The EU-UK Brexit deal refers to defunct decades-old computer software such as Netscape Communicator as “modern”, raising suspicions that some of the text may have been copied and pasted in.
Online commenters gleefully shared the observation that page 921 of the painfully birthed trade agreement refers to Netscape Communicator – released in June 1997 – and Mozilla Mail as being “modern e-mail software packages”.
A section on encryption technology also gave rise to suspicions that officials simply pasted large chunks of text from previous documents into the deal, which has been lauded by its backers as the beginning of a new chapter in relationship between the UK and the EU.
Computer scientist Prof Bill Buchanan reminded followers of what Netscape looked like back in the day, tweeting: “One day we will build a digital world fit for the 21st Century …”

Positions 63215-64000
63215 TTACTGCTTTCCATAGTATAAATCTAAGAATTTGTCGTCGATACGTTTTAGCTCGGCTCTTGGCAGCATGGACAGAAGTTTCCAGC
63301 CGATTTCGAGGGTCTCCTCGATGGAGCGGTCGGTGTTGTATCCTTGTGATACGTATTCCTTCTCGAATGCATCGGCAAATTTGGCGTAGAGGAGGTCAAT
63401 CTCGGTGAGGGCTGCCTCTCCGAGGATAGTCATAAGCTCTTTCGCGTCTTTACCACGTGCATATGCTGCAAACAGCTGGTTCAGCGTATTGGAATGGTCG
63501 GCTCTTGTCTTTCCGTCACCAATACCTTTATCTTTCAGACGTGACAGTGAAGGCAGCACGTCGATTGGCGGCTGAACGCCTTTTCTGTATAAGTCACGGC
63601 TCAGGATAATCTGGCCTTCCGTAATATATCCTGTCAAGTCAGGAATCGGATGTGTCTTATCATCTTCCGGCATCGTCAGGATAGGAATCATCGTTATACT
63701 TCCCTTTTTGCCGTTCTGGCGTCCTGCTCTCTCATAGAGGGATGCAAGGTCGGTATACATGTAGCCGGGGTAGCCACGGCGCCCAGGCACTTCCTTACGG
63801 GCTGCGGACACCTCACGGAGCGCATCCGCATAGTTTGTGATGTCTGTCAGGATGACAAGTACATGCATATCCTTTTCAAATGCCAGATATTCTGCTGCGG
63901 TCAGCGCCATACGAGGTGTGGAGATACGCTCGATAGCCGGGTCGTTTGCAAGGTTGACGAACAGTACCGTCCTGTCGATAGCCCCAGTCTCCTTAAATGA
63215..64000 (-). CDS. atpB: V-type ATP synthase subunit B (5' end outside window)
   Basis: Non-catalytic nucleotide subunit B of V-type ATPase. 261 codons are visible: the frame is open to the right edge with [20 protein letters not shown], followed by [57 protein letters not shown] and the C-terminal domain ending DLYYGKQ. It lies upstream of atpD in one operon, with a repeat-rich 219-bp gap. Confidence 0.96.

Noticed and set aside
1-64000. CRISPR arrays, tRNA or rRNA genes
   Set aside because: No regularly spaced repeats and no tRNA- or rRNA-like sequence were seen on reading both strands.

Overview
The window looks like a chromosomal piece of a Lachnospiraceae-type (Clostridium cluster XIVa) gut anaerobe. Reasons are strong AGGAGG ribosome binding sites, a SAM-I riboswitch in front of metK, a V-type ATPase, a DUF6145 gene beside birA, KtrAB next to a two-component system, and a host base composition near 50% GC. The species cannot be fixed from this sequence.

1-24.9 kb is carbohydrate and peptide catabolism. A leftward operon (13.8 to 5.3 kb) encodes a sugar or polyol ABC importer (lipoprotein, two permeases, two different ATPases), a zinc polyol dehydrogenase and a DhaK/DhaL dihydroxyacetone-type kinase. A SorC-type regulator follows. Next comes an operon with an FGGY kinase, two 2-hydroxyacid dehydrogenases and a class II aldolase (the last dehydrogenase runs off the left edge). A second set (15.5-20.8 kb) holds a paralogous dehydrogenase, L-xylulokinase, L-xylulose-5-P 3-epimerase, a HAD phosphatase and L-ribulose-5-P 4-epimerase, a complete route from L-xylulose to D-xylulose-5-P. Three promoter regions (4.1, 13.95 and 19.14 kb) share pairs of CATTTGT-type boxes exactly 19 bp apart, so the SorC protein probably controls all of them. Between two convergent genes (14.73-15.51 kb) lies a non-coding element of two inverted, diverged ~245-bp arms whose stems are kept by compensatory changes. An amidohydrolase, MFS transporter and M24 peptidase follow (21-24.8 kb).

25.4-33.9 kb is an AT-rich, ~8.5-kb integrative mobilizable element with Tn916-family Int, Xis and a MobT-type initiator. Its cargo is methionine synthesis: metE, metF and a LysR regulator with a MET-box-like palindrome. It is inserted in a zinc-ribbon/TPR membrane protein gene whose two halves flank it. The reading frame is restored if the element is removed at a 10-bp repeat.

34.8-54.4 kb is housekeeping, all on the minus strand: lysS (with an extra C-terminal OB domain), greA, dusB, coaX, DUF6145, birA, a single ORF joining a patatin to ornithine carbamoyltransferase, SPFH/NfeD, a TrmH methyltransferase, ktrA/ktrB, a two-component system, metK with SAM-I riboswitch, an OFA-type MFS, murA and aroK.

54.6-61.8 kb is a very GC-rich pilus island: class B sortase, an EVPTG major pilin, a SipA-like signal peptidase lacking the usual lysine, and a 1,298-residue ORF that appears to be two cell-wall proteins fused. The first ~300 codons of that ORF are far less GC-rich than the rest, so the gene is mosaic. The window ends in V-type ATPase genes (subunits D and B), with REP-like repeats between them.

The references sparked a wave of nostalgia on Twitter and the trading of memories about old internet browsers such as Netscape, which was edged out in the 1990s by Microsoft’s Internet Explorer.
The text of the deal reads: “s/MIME functionality is built into the vast majority of modern e-mail software packages including Outlook, Mozilla Mail as well as Netscape Communicator 4.x and inter-operates among all major e-mail software packages.”
Other eagle-eyed observers noted how the agreement recommended the use of 1024-bit RSA encryption and the SHA-1 hashing algorithm, both of which are susceptible to cyber-attacks on account of their age.
Liz Truss kicked off trade talks with Japan in June with a promise that the UK could establish itself as a “global technology superpower”.
“I really do feel that we are world-leading in technology,” said the secretary of state for international trade.
Separately, the UK announced on Tuesday that it had signed a free trade deal with Turkey, its first since agreeing a Brexit deal to leave the EU.
Parliament will be recalled on Wednesday in order for MPs to debate and vote on the bill to enact Downing Street’s trade agreement with the EU. An 80-page draft version of the bill was published on Tuesday, leaving little time for members of parliament and others to scrutinise it.